The Santa Rosa City Council on Monday night selected Robin Swinth, a member of the city's powerful Board of Public Utilities and a former Agilent Technologies engineer, to fill the remaining two years of Susan Gorin's council term.
"She did her homework," Mayor Scott Bartley said of Swinth's presentation earlier in the day to the council. "I think she'll do an excellent job."
The selection capped a controversial three-week-long application process that some criticized as rushed and secretive. The council spent nearly seven hours during a special hearing Monday afternoon and evening interviewing the 17 applicants for the post.
Council members toyed with the idea of inviting finalists back today for further interviews. But almost as soon as preliminary voting began it was clear Swinth was the favorite.
In the first round of voting, which was meant to narrow the field, she received six votes, more than any other applicant. In that same round, Caroline Banuelos received three votes, while Don Taylor, David Rosas, Curtis Byrd, Gary Saal and George Stepphensen each received two.
As the voting continued, no other candidate could muster more than two votes, and Swinth won the deciding vote unanimously.
Swinth, 45, served with Bartley on the Planning Commission and currently serves on the Board of Public Utilities, which oversees the city's water and wastewater systems and sets rates.
She is a native Santa Rosan who lives in Bennett Valley. She has two daughters, ages 8 and 9, and is active in their school, she said. She and her husband own a small business, Access Ingenuity, that helps disabled people return to work.
During her interview with the council, she emphasized the need for predictability in the planning and development process, her appreciation for sacrifices public employees have made during the recession and her work to keep water rate increases to a minimum.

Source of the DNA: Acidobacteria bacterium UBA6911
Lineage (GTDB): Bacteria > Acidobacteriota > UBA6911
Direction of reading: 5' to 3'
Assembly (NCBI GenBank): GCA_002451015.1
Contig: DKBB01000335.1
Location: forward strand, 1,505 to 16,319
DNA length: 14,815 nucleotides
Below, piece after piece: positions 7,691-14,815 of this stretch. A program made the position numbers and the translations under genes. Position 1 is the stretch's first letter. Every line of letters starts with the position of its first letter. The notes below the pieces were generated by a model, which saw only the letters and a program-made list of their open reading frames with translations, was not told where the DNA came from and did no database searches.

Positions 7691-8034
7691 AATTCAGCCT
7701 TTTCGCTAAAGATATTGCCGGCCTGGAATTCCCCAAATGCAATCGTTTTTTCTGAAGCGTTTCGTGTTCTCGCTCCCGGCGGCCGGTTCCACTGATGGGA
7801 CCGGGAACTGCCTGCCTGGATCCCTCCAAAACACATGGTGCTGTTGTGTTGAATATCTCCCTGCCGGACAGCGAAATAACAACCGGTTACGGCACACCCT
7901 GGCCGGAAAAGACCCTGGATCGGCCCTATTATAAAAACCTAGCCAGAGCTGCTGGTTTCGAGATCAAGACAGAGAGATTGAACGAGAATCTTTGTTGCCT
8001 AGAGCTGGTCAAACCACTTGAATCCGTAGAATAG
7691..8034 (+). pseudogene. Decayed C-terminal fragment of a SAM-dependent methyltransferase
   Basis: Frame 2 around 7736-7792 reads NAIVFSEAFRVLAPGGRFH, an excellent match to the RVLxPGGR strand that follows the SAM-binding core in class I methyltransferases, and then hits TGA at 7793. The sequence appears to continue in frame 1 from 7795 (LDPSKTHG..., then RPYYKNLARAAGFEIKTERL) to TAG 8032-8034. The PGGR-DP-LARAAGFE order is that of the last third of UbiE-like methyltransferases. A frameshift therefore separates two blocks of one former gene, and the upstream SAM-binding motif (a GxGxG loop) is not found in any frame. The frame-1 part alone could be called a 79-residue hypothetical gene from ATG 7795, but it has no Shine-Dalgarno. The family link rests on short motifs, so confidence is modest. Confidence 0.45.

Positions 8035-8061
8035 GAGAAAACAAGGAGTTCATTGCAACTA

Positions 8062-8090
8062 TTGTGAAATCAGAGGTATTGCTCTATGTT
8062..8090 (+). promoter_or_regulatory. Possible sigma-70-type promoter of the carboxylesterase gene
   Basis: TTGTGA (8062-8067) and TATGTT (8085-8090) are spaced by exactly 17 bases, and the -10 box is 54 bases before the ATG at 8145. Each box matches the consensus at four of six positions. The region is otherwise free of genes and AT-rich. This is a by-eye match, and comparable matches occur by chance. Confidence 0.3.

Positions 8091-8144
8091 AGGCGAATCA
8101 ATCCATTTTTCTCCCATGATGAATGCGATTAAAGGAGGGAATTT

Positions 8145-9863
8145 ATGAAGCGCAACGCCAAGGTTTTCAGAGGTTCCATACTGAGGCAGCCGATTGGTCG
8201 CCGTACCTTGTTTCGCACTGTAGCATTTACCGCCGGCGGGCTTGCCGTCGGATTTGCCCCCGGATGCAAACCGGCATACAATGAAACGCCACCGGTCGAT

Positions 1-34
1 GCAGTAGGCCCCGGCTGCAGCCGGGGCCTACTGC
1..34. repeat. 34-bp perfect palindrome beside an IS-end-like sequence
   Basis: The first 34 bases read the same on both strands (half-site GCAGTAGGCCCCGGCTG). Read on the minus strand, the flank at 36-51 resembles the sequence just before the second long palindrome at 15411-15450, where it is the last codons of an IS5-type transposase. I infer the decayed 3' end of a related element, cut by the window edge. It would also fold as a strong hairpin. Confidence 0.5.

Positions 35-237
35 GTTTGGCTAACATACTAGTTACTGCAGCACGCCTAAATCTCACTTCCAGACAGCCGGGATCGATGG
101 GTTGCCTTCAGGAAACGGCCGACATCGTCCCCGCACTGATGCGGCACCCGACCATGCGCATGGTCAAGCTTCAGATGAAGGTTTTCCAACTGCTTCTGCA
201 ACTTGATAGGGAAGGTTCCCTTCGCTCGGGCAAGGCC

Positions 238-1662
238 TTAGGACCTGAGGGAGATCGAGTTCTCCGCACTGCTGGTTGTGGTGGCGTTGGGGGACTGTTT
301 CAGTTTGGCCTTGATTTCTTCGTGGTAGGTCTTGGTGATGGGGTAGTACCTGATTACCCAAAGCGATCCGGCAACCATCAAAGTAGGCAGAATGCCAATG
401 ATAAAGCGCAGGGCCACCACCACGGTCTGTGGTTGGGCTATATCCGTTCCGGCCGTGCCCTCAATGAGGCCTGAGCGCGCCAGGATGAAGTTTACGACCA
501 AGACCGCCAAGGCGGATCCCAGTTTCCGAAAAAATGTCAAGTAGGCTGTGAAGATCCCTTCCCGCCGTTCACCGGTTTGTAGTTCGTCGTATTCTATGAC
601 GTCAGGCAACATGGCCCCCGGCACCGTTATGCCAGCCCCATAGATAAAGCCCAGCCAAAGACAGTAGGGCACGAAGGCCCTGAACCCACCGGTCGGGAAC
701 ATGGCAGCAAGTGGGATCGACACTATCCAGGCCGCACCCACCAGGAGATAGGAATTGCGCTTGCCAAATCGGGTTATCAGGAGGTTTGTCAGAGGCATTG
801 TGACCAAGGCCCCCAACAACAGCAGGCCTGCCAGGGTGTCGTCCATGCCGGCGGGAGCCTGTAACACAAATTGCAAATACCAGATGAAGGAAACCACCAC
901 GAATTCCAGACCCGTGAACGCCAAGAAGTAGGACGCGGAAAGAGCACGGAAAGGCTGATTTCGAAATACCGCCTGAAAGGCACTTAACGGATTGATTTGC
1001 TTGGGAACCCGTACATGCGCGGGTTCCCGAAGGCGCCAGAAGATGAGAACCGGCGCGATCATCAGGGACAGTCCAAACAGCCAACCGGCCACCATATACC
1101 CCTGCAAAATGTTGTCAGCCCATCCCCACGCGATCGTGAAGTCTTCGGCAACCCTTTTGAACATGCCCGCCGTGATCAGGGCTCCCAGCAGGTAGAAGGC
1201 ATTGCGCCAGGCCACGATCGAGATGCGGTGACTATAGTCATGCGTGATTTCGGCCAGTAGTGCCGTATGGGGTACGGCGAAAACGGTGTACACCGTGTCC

Swinth stressed her 14 years of work for Agilent Technologies as an electrical engineer and manager, which she said gives her "analytic and problem-solving skills" that will be benefit the city. She also cited her four years on the Planning Commission and five years on the Board of Public Utilities as proof of her public service.
"I have a long history of working as an effective, respectful and collaborative team member," Swinth said.
As a small-business owner, she said she understands the challenges and risks that businesses face, from being able to afford health care to being able to recruit and retain qualified workers.
Councilman Gary Wysocky, who called the appointment "arguably the most important decision we will make this term," asked Swinth to discuss a series of rate increases the Board of Public Utilities approved over the past decade. Rates had steadily increased 9 percent annually.
Swinth called keeping rates affordable "extremely important" and said she worked hard on the budget to accomplish this by keeping employee costs down in the city's utilities department.
She noted that after the long string of 9 percent increases, the most recent increase was 3 percent, she said.
She also demonstrated her knowledge of complex issues facing the city, such as how the quarter-cent Measure O sales tax has a baseline for public safety services that is tied to the consumer price index.
"Unfortunately, what happened was we passed it and then the economy tanked," Swinth said. "We have a complicated issue to deal with."
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